Ragged England have work to do - Agnew
There have been many famous sporting shocks through the years but in cricketing terms Ireland beating England has to rank as one of the biggest.
We've had a week of superlatives in Bangalore - the greatest matches, the greatest centuries in England's game against India, but clearly as a one-day innings Kevin O'Brien's magnificent 113 from 63 balls is up there with the best of them, it was an amazing match-winning innings.
Ireland had lost three wickets for eight runs to slip to 111-5 and the game was over. In many ways he was liberated by the situation, there aren't any draws in one-day cricket so he began to play his shots and before we knew it the ball started disappearing all over the place.
The confidence of England's bowlers is at rock bottom anyway and soon O'Brien had taken the game away from them, it was an absolutely breathtaking piece of hitting.
What was clever about it was once he had got them in the frame he calmed down, often having got so close the pressure has a negative impact but for sheer hitting it was absolutely brilliant and it was a terrible shame he was run out shortly before the end.
But England will be devastated by this result, they were at least 30 runs short with the bat and the bowling and fielding was terribly ragged.
There were lots of slower balls but none of them seemed to be accurate and there were hardly any yorkers.
I'd much rather have seen them bowling with some hostility, Ireland's batsmen are not used to balls flying around their noses, and although the wicket was flat the ball did go through. England bowlers should be trying to boss the game.
I don't want to take anything away from O'Brien - nothing could - but England look a completely different team from the one that clinically sealed a 3-1 Ashes series win in the Sydney Test less than three months ago.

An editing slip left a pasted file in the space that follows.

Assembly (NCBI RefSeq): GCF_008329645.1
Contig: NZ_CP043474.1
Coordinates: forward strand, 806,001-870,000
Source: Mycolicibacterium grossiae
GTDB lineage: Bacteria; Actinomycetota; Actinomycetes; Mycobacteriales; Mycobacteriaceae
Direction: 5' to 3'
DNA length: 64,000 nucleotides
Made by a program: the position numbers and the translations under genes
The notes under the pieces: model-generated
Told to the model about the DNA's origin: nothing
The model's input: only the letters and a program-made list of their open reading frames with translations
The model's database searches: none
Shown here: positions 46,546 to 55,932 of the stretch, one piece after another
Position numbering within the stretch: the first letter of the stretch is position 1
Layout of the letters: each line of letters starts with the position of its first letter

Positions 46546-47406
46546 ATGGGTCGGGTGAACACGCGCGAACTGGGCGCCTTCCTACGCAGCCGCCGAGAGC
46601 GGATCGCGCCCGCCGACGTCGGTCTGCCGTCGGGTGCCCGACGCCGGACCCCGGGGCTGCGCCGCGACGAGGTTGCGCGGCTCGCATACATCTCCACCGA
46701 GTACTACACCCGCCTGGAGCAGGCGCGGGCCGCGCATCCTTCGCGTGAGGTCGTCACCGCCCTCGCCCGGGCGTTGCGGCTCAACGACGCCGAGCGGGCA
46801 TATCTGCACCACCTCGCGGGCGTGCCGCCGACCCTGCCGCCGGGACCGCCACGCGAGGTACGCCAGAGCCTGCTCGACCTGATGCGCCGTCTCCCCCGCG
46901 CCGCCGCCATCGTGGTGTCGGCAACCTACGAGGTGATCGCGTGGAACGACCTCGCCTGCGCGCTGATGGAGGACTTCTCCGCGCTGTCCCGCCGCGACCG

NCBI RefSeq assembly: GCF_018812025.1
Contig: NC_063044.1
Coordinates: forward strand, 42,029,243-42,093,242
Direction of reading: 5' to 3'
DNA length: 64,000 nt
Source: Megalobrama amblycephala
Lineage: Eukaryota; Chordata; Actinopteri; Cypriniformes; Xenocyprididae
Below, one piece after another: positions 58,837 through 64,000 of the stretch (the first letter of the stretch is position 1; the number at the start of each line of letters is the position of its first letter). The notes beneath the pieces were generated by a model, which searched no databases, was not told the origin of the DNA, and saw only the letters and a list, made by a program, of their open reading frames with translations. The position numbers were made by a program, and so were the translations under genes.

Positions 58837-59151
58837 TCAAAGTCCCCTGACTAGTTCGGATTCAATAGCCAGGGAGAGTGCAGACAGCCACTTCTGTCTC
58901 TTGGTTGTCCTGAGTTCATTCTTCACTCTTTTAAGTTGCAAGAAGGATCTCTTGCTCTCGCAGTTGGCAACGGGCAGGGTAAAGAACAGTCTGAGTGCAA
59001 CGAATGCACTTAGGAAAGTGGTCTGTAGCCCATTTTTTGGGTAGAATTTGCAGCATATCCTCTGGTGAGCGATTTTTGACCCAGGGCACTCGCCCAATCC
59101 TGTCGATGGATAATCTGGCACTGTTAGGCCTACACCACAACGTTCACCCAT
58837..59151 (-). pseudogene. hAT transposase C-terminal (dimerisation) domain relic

O'Brien wagon wheel - the Ireland match-winner was prolific on the leg-side
There they bowled ball after ball in exactly the same place, to precise plans, and the fielding was consistently sharp and disciplined. They look a shadow of that now.
Ireland knew they had a chance of winning. They are a decent team, well drilled, with experienced county players but the fact is England should be beating them.
They should be able to see the lesser teams on their way just as India, South Africa or Australia would but England don't seem to be able to do that.
We don't know what this result means as far as the group is concerned but with four teams qualifying from seven for the quarter-finals the match between West Indies and Bangladesh in Mirpur on Friday is a big one.
England look like a team that will not go any further than the quarter-finals. They hoped it would be a smooth progression from the opening Netherlands match with the graph steadily rising in performance terms.
But that graph has crashed and they have got to pick it up.
The tie with India papered over the cracks but England have conceded 959 runs in three matches - most of those against the Netherlands and Ireland! It's six-and-a-half runs an over which is unacceptable. James Anderson is short of form and Stuart Broad is short of fitness but they simply cannot let the smaller teams dictate terms.
Kevin Pietersen should have made a century, he got to 59 without batting an eyelid and then with the field spread he played a silly little reverse sweep, lobbed up a simple catch and threw his wicket away - it makes no sense.
We always knew batting would be a problem. England are badly missing Eoin Morgan, someone at number six to come in and take the game by the scruff of the neck.
No-one said: "This is a good wicket and anyone can chase a big score so we're not going to settle for an average total".
The next match is against South Africa on Sunday and given the strange way things are going England will probably win it!
Another problem for them is that they will have so much time kicking around - the next three games are spaced over nearly a fortnight.
Paul Collingwood's place has to be looked at. He is in no form with the bat and bowled some pretty awful slower balls - some of which he was lucky to get away with. Ravi Bopara is the obvious man to replace him but England don't seem to be keen on bowling him and anyone coming into the side would have to contribute some overs.
But after that England performance you can pick holes in every aspect.
Jonathan Agnew was speaking to Jamie Lillywhite. Join Jonathan and Geoffrey Boycott for the